Cement ... Concrete ... a basic guide

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Cement ... Concrete ... a basic guide

Postby MGV12 » Sun Oct 03, 2010 7:59 am

Whilst searching the Internet for something else I came across this informative article which may be useful to those building for the first time; and even others:


The Art and Science of Concrete

The art and science of concrete construction has a very long history, dating back to at least ancient Rome. Reinforced concrete construction has a much shorter history, only about one hundred years. Modern alternative concrete processes or hi-tech applications are only a few years old.

The Basics

In order to understand the basic principals of any technology it is important to understand the terminology. Cement and concrete are two entirely different things yet many times are incorrectly used interchangeably. Cement is the powdered raw form. Cement mixed with sand and aggregates (gravel) is concrete. Cement mixed with sand, clay and lime is referred to as stucco for exterior use, yet, is called plaster for interior or swimming pool use. A wet, high-pressure air applied mix is called shotcrete. However a dry, high-pressure air applied mix is called gunite. The basically same mixture is also referred to as mortar in masonry block and brick work. If you dilute this same mixture with more water into a flowable form it is called grout. Even though all of these terms are distinctly different, depending on the application, the actual chemical process that takes place, and the principles that apply, when cement is mixed with water and aggregates, are the same. Therefore, if you take the time to understand the basics of concrete, it will be invaluable in the future.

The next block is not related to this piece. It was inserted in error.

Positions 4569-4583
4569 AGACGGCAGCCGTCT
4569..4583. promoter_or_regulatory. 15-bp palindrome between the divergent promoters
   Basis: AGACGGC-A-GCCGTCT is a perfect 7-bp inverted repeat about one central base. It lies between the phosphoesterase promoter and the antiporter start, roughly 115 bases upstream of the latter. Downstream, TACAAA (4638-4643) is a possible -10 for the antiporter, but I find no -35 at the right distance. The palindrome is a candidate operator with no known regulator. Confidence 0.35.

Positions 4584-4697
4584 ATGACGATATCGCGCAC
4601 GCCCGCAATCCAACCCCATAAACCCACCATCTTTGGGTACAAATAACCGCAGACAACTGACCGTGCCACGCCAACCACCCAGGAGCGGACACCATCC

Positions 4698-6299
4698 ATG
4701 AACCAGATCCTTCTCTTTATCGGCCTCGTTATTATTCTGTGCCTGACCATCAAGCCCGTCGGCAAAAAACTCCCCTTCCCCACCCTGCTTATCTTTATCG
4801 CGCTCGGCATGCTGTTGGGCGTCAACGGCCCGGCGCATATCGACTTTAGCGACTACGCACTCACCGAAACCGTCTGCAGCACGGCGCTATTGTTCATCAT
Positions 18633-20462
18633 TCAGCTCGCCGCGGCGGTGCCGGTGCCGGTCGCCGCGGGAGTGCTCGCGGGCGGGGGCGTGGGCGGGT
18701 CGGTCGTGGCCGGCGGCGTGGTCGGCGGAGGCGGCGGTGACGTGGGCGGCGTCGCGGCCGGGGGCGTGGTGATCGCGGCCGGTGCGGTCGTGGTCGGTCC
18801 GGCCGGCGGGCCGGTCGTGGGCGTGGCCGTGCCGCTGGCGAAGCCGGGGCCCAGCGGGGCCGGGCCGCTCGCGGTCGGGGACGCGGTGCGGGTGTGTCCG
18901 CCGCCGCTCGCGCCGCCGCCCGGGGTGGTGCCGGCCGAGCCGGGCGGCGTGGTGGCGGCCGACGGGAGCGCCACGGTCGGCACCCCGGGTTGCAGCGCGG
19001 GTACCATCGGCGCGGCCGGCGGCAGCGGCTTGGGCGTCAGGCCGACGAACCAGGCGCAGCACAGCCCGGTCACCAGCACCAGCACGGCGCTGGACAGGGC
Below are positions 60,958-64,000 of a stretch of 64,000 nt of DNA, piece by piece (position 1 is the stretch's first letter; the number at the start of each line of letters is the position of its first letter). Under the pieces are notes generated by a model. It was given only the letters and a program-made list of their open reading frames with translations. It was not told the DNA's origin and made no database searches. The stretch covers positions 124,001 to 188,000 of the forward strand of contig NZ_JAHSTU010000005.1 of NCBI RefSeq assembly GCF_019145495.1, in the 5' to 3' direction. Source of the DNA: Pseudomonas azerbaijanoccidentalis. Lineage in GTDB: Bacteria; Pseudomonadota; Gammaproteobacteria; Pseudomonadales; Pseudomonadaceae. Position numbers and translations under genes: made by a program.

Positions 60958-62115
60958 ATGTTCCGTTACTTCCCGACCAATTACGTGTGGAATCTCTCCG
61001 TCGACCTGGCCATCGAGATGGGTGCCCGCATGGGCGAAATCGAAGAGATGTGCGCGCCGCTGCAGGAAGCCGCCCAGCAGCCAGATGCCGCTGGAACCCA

Water - Water comes in three different forms: A liquid (water), a gas (water vapor), and a solid (ice).

Waterproof - Waterproof concrete is concrete which is impervious or unaffected by liquid water or prevents the penetration of water. The term "waterproof" is frequently used inaccurately with regards to flooring materials. Waterproof concrete or waterproofing concrete does not stop water vapor movement. Concrete must be "vaporproof" before the application of flooring materials and surface coatings.

Vaporproof - Vaporproof concrete restricts or prevents the passage of water vapor.

Waterproof concrete is not necessarily vaporproof, but vaporproof concrete is always waterproof.

Water Vapor - Water vapor moves much faster and much more readily through concrete than water. Waterproof concrete does not stop water vapor. Water will not move through waterproof concrete, water vapor will. Additionally, when water vapor reaches the dew point under flooring materials it condenses becoming water. Therefore, to waterproof concrete is not the issue with regard to paints, coatings or flooring materials, the issue is to make concrete vapor proof and it will be inherently waterproof.

Moisture Vapor, Moisture Vapor Emissions - Moisture Vapor and Moisture Vapor Emissions are terms that the flooring industry uses to define water vapor. Moisture vapor emissions is the direct result of a number of factors. While irrelevant as to the cause or source moisture vapor emissions in concrete, which are higher than the flooring industry's maximum allowable levels, will cause flooring installations to fail.

Water Cement Ratio - This property is one of the most important factors in producing quality concrete. The water to cement ratio of concrete is simply the weight of the water divided by the weight of the cement. This ratio is presented as a decimal fraction. At placement of the slab the water-cement ratio directly affects permeability and the time it takes before flooring materials can be installed.

The water to the cement ratio is dependant in part on the local aggregates and sand available. Porous aggregates will require higher water to cement ratios to achieve a workable slump (consistency). Denser aggregates, being less absorptive, will require lower water to cement ratios to maintain a given slump. The resulting concrete, with porous aggregates and a higher water to cement ratio, will naturally have greater permeability due to a higher percentage of interconnecting capillary voids. These voids also make the concrete weaker.